10. Only for today, I will have no fears. In particular, I will not be afraid to enjoy what is beautiful and to believe in goodness. Indeed, for 12 hours I can certainly do what might cause me consternation were I to believe I had to do it all my life.

I hope that through this daily wilderness exercise of prayer, fasting, and discipline I will find myself, even those parts of me that I don’t want to discover.

May your Lent, too, be a wilderness time of self-discovery. Remember, you don’t need to look for God; God is always there. This Lent, look for yourself. Amen.

====================

A request to my readers: I’m trying to build the readership of this blog and I’d very much appreciate your help in doing so. If you find something here that is of value, please share it with others. If you are on Facebook, “like” the posts on your page so others can see them. If you are following me on Twitter, please “retweet” the notices of these meditations. If you have a blog of your own, please include mine in your links (a favor I will gladly reciprocate). Many thanks!

====================

Father Funston is the rector of St. Paul’s Episcopal Church, Medina, Ohio.

Foundation Stones – From the Daily Office – July 28, 2014

From the Letter to the Romans:

Greet Prisca and Aquila, who work with me in Christ Jesus, and who risked their necks for my life, to whom not only I give thanks, but also all the churches of the Gentiles. Greet also the church in their house. Greet my beloved Epaenetus, who was the first convert in Asia for Christ. Greet Mary, who has worked very hard among you. Greet Andronicus and Junia, my relatives who were in prison with me; they are prominent among the apostles, and they were in Christ before I was. Greet Ampliatus, my beloved in the Lord. Greet Urbanus, our co-worker in Christ, and my beloved Stachys. Greet Apelles, who is approved in Christ. Greet those who belong to the family of Aristobulus. Greet my relative Herodion. Greet those in the Lord who belong to the family of Narcissus. Greet those workers in the Lord, Tryphaena and Tryphosa. Greet the beloved Persis, who has worked hard in the Lord. Greet Rufus, chosen in the Lord; and greet his mother — a mother to me also. Greet Asyncritus, Phlegon, Hermes, Patrobas, Hermas, and the brothers and sisters who are with them. Greet Philologus, Julia, Nereus and his sister, and Olympas, and all the saints who are with them. Greet one another with a holy kiss. All the churches of Christ greet you.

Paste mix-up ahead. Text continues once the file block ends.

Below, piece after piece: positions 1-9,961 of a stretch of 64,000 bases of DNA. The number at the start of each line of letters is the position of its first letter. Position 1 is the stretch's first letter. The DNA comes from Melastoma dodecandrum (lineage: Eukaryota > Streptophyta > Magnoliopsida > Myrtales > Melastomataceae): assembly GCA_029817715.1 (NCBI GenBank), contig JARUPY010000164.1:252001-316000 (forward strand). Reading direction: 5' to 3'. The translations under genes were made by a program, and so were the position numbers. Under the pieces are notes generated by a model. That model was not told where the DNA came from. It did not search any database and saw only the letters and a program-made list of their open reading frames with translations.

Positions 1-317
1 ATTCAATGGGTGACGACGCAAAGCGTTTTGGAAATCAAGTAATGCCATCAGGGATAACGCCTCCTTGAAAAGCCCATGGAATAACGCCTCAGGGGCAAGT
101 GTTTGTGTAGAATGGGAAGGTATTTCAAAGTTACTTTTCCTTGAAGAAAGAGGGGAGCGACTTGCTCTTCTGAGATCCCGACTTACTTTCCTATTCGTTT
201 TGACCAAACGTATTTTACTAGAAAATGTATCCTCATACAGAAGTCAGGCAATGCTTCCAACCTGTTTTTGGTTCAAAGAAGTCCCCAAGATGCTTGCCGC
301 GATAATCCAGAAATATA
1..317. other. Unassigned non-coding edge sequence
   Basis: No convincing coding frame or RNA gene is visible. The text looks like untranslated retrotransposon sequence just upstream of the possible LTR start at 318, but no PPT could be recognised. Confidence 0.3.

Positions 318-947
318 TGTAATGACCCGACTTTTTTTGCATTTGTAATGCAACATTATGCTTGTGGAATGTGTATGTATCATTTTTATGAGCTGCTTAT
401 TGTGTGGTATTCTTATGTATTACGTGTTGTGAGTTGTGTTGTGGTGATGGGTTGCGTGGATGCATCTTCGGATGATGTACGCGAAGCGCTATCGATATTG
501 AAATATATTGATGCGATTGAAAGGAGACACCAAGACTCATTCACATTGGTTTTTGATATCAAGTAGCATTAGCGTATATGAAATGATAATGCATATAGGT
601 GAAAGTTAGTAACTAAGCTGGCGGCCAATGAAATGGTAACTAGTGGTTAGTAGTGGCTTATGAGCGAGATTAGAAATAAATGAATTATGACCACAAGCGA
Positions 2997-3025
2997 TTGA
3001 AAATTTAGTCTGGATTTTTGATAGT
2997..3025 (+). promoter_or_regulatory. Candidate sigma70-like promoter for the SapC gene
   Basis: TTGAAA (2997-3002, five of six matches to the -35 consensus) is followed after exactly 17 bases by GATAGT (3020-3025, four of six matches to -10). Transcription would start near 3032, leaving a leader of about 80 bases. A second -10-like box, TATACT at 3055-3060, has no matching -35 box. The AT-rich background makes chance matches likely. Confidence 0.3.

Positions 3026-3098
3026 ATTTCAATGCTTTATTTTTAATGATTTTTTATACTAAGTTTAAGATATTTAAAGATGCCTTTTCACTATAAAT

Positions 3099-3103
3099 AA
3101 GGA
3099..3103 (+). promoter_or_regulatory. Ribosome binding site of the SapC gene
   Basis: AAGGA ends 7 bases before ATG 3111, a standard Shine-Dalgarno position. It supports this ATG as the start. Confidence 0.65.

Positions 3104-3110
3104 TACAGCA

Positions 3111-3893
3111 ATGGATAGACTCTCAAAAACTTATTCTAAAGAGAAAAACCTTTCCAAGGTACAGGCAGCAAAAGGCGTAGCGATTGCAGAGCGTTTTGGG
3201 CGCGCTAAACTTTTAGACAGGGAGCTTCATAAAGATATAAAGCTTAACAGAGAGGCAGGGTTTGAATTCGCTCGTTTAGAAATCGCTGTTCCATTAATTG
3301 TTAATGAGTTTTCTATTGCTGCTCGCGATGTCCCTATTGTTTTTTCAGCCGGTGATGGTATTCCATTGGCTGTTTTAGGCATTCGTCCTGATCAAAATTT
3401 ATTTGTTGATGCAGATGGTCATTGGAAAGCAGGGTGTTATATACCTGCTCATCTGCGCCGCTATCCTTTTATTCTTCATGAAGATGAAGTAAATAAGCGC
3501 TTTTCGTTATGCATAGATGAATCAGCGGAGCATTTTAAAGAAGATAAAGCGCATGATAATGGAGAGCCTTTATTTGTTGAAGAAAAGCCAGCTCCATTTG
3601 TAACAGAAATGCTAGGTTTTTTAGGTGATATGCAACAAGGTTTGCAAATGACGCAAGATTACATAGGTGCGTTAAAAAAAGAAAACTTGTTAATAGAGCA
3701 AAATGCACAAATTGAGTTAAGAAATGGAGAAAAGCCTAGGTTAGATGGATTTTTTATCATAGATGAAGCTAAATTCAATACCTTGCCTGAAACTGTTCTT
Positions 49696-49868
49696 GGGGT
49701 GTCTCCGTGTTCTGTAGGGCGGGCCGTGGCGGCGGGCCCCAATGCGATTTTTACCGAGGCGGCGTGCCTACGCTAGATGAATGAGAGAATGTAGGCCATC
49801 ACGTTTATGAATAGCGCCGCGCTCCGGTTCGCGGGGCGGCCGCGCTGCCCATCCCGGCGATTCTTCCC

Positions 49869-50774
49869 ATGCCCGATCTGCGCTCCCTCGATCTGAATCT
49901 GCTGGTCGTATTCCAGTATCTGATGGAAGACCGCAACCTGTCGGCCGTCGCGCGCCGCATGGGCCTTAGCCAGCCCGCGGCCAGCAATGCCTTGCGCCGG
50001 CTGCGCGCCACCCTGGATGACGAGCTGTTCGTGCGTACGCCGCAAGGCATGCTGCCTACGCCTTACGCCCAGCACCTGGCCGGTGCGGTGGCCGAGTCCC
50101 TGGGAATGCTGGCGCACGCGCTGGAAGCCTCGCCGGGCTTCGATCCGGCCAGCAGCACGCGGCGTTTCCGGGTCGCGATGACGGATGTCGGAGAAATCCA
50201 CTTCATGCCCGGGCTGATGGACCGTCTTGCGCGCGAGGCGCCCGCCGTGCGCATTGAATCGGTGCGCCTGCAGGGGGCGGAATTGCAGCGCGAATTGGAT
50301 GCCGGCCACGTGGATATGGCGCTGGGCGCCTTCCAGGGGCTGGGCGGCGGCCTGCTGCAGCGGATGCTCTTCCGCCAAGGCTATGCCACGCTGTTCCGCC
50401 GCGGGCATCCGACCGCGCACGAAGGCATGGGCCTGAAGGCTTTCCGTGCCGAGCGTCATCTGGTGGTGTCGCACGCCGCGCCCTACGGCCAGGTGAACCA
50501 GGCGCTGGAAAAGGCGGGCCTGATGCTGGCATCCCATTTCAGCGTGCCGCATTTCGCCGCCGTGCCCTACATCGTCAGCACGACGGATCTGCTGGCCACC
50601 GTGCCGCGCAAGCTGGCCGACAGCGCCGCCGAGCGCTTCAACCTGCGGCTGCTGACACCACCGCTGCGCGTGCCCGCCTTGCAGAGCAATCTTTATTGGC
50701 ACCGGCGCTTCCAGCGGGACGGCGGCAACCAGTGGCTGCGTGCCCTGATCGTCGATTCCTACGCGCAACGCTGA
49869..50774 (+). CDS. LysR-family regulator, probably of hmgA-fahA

(From the Daily Office Lectionary – Romans 16:3-16 (NRSV) – July 28, 2014)

Foundation StonesPaul often ends his correspondence with these requests that the readers convey his personal greetings to specifically named people. I often find myself skimming those parts of the reading, just passing quickly over them. But, also, I often find myself pausing at these names, wondering about them. Who were they? What did they do in their daily lives? How is it that Paul was personally acquainted with them?

Once upon a time I thought about preaching a series of sermons — or maybe writing some short stories — based on fanciful biographies for these named but now forgotten members of the early church. I gave up on that when I realized I had neither the gift for fiction nor sufficient knowledge of daily life in the First Century to do so credibly. Maybe someone else will do that — I would be among his or her readers if someone did.